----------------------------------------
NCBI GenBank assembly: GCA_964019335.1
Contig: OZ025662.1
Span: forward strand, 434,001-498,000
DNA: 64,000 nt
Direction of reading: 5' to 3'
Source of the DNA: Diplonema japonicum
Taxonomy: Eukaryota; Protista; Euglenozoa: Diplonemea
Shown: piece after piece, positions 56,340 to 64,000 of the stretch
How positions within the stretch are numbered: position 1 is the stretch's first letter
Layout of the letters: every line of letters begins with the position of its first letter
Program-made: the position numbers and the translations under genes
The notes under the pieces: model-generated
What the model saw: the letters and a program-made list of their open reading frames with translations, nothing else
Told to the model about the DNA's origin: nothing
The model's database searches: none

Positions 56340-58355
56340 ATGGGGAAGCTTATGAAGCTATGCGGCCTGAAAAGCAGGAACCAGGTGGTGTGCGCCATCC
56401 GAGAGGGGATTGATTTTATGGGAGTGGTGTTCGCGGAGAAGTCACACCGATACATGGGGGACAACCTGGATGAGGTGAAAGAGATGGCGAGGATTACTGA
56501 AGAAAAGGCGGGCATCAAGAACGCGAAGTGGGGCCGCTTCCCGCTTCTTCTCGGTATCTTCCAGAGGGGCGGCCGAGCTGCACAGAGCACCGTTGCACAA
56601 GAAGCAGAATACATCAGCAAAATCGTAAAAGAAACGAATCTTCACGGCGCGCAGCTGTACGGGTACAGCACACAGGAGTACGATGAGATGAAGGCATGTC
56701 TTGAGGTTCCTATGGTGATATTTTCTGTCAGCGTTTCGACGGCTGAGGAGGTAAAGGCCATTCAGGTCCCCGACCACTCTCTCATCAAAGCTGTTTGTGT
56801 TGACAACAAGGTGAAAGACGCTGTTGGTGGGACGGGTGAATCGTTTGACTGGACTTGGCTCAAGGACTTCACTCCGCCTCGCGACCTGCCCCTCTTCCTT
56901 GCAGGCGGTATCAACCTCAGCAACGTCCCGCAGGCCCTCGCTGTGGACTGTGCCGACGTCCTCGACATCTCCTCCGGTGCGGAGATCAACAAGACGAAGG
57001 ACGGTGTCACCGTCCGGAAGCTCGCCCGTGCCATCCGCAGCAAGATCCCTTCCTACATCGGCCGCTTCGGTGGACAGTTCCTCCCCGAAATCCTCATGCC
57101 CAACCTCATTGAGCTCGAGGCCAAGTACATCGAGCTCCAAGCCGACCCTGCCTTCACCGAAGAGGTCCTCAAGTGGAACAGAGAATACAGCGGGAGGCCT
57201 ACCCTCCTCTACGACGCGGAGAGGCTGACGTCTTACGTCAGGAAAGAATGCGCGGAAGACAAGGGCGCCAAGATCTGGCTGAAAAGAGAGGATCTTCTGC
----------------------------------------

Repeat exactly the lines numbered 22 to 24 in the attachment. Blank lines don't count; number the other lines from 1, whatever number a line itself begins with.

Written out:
56801 TGACAACAAGGTGAAAGACGCTGTTGGTGGGACGGGTGAATCGTTTGACTGGACTTGGCTCAAGGACTTCACTCCGCCTCGCGACCTGCCCCTCTTCCTT
56901 GCAGGCGGTATCAACCTCAGCAACGTCCCGCAGGCCCTCGCTGTGGACTGTGCCGACGTCCTCGACATCTCCTCCGGTGCGGAGATCAACAAGACGAAGG
57001 ACGGTGTCACCGTCCGGAAGCTCGCCCGTGCCATCCGCAGCAAGATCCCTTCCTACATCGGCCGCTTCGGTGGACAGTTCCTCCCCGAAATCCTCATGCC